Long Island Rail Road And East End Officials Discuss Traffic Solutions


East End officials and representatives of the Long Island Rail Road met earlier this month to discuss the possibility of establishing a commuter rail service, from Speonk to Montauk, to try to alleviate traffic congestion in the mornings and evenings—and the president of the LIRR suggested this week that the issue is getting attention.

Southampton Town Supervisor Jay Schneiderman, who attended the July 8 meeting, said he is in favor of the plan. “I am optimistic based on this meeting,” he said at a July 14 Town Board work session held in Hampton Bays. “I’m not saying it’s going to happen this year or next year—but I think it’s a good sign that they’re talking.”

According to the MTA Long Island Rail Road Monthly Ridership Report, throughout the LIRR service area, January-to-May 2016 commuter ridership increased 2.6 percent—or 956,310 people—compared to January-to-May ridership in the previous year. Local officials suggest that a rail option, linked with shuttles to key destinations, might lure some South Fork residents out of their cars and into trains.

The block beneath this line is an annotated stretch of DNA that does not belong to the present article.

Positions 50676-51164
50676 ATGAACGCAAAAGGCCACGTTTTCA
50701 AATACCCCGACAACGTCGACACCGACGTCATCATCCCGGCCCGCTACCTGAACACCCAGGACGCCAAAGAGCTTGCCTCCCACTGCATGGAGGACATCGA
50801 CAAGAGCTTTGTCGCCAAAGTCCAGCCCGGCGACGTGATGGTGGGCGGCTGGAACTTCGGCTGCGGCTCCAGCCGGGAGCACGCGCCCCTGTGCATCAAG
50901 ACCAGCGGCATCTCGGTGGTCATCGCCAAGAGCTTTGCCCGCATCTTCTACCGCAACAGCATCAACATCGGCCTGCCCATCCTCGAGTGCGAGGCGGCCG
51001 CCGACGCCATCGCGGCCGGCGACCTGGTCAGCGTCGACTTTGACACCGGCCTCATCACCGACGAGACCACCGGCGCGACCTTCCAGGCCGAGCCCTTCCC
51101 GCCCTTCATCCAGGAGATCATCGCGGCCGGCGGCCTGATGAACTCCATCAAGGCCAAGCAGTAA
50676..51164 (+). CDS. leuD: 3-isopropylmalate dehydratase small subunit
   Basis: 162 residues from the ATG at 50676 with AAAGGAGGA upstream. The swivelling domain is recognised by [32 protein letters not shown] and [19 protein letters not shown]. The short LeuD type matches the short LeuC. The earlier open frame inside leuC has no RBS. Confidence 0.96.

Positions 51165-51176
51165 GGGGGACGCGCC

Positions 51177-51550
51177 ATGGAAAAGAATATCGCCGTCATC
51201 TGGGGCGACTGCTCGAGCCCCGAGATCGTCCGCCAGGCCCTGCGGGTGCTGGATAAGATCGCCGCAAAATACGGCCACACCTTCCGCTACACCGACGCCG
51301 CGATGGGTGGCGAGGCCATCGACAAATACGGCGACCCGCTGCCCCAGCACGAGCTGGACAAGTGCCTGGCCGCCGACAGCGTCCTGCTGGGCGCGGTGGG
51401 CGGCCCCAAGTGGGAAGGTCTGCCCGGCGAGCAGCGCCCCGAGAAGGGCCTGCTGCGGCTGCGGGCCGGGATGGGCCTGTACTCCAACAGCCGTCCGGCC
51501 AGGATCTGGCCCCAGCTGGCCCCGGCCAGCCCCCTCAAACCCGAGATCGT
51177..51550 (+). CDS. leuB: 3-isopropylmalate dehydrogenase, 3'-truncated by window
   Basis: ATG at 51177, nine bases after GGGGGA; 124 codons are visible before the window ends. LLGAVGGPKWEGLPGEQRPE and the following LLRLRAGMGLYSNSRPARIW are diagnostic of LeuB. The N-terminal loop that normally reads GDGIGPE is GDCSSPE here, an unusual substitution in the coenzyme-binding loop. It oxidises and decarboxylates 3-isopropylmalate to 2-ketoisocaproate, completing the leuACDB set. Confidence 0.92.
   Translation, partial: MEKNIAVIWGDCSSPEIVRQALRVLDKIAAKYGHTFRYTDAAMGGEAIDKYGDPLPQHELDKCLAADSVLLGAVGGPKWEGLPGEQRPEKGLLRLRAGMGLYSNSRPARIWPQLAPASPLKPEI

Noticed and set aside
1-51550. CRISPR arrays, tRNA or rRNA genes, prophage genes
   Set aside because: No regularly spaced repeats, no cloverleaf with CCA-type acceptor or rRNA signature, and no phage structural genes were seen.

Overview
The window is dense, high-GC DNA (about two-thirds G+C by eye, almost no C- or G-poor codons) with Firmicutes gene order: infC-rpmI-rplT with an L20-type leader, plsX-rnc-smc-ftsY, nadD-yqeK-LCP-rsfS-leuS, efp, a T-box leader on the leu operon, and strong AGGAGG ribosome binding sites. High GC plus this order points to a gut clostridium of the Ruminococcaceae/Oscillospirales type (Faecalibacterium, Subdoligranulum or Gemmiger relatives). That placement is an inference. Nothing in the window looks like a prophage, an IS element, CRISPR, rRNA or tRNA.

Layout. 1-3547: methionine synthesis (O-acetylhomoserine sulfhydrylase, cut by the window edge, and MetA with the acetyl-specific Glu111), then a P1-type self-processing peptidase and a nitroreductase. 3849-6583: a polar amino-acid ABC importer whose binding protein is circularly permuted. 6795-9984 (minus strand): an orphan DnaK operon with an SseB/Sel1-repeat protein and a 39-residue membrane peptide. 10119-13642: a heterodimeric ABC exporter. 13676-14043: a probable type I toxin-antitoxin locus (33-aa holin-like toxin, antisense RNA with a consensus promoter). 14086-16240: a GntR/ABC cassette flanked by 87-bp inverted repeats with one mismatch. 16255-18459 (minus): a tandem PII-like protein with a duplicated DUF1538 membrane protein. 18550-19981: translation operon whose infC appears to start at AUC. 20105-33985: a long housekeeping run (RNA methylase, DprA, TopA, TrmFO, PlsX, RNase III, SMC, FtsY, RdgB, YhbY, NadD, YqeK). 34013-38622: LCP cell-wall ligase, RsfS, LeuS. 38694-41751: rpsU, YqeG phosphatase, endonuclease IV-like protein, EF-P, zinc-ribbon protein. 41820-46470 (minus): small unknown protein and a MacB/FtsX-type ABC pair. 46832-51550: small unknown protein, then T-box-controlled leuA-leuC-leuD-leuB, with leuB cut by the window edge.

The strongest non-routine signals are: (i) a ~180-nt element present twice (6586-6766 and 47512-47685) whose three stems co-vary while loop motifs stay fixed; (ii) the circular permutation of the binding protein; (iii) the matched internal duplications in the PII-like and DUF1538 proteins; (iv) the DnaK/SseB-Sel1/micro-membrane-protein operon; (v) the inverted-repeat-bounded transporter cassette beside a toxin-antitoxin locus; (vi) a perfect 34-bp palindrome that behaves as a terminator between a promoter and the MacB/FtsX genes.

“Through the years, commuting patterns changed as workers found employment on the East End,” Mr. Schneiderman said. “Now, we have a tremendous backlog of traffic. The roads cannot handle this volume.”

At an LIRR committee meeting on Monday, the railroad’s president, Patrick Nowakowski, revealed that, as part of the railroad’s July Financial Plan, the LIRR will add year-round weekend service east to Greenport, service that had recently terminated on Thanksgiving and resumed in March.

Railroad officials are working to add other seasonal East End trains to the Hamptons and Montauk and expand its overall East End service, but have been “handicapped by insufficient equipment,” Mr. Nowakowski had said at a June LIRR committee meeting. He added that LIRR officials are exploring options to provide service at a greater capacity by including additional diesel equipment and remote control from towers.

Mr. Nowakowski said Monday that the meetings with officials from the East End have been productive, and several short- and long-term plans are being discussed to try to help with the traffic problems, particularly on the South Fork.

“We tried to identify ways to work together and make some adjustments to the service to make it better—to make it more attractive to the residents out there,” he said. “There is currently a significant reverse commute out there, particularly on the South Fork, that we will work to find a way to improve the commute of people going east in the morning and coming west in the evening. Our service is generally structured to get people into Manhattan and to get people home. This is a situation where people want to go east to get to work. It is a different problem for us.”

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